ALL-AMERICAN MUSLIM GIRL, by Nadine Jolie Courtney, Farrar, Straus and Giroux (BYR), Nov. 12, 2019, Hardcover, $17.99 (young adult)
In a time where our country feels more divided than ever, and racism is so thick you can practically taste it, books like All-American Muslim Girl, by Nadine Jolie Courtney, are more important than ever.
Allie Abraham has it all going for her — she’s a straight-A student, with good friends and a close-knit family, and she’s dating cute, popular, and sweet Wells Henderson. One problem: Wells’s father is Jack Henderson, America’s most famous conservative shock jock…and Allie hasn’t told Wells that her family is Muslim. I
t’s not like Allie’s religion is a secret, exactly. It’s just that her parents don’t practice and raised her to keep her Islamic heritage to herself. But as Allie witnesses ever-growing Islamophobia in her small town and across the nation, she begins to embrace her faith — studying it, practicing it, and facing hatred and misunderstanding for it.
Who is Allie, if she sheds the façade of the “perfect” all-American girl? What does it mean to be a “Good Muslim?” And can a Muslim girl in America ever truly fit in? —Synopsis provided by Farrar, Straus and Giroux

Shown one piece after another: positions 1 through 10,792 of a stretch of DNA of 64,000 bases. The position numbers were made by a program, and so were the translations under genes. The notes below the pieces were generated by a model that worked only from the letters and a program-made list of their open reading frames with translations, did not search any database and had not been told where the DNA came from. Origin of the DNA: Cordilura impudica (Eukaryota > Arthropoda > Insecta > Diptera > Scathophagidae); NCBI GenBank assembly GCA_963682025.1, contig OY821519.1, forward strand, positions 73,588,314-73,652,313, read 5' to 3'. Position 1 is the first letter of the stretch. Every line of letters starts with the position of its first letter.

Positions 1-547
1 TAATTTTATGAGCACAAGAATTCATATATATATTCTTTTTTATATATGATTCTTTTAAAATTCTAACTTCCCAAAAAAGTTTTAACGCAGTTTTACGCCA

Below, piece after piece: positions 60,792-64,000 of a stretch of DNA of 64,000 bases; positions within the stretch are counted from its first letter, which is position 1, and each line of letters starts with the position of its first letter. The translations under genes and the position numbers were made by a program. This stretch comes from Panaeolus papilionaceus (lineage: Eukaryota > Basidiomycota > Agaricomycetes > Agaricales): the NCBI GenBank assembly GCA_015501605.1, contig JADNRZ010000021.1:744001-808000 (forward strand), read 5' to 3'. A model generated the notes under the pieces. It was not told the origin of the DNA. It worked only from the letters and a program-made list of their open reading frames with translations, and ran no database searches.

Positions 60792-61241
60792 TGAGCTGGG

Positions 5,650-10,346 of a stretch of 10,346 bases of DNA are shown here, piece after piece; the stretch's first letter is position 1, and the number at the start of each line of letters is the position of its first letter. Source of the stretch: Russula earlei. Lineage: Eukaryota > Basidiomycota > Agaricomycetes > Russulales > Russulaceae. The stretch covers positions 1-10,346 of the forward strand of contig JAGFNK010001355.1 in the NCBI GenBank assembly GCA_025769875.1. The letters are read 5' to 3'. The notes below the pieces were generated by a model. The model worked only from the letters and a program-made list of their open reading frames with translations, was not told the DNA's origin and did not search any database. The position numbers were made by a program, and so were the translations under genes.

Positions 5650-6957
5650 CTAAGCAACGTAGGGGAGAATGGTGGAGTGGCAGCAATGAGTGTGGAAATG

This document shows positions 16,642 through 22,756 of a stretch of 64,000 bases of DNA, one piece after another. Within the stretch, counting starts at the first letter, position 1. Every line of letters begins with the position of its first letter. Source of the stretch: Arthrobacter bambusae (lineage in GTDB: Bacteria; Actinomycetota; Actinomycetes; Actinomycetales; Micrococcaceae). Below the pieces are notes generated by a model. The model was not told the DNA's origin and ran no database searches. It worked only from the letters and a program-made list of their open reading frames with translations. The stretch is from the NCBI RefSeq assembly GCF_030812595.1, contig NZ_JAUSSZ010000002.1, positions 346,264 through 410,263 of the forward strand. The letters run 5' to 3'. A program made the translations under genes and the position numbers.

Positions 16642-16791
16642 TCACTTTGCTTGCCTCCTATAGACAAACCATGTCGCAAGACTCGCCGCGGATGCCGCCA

While All-American Muslim Girl is about a girl discovering her Muslim faith, it has a broader appeal on a number of levels, particularly for teens of any faith who are experiencing or have experienced a religious awakening of their own. It’s easy to find many parallels here that further erase, or at least soften, the “us vs. them” mentality.
Author Nadine Jolie Courtney has walked a fine line with All-American Muslim Girl, which is first a novel, but serves as a sort of Islamic primer. Allie was born into a sort of “lapsed” Muslim family. Because of that, she lives on the periphery of her extended family. They love her unconditionally, but she often feels as if something is missing.
When Allie decides to explore her Islamic heritage, readers get a front-row seat. We learn as she learns, question as she questions and experience her inner turmoil as she grapples with broader societal issues like dating, sexuality and feminism. Add in Allie’s encounters with a condescending shock-jock, and you have the perfect setting to address common misconceptions.
There are a few small moments where all this feels a little too on-the-nose, but those instances are few and far between. What you have instead, is a poignant story of a girl who finds a way to live in two worlds while being true to herself.
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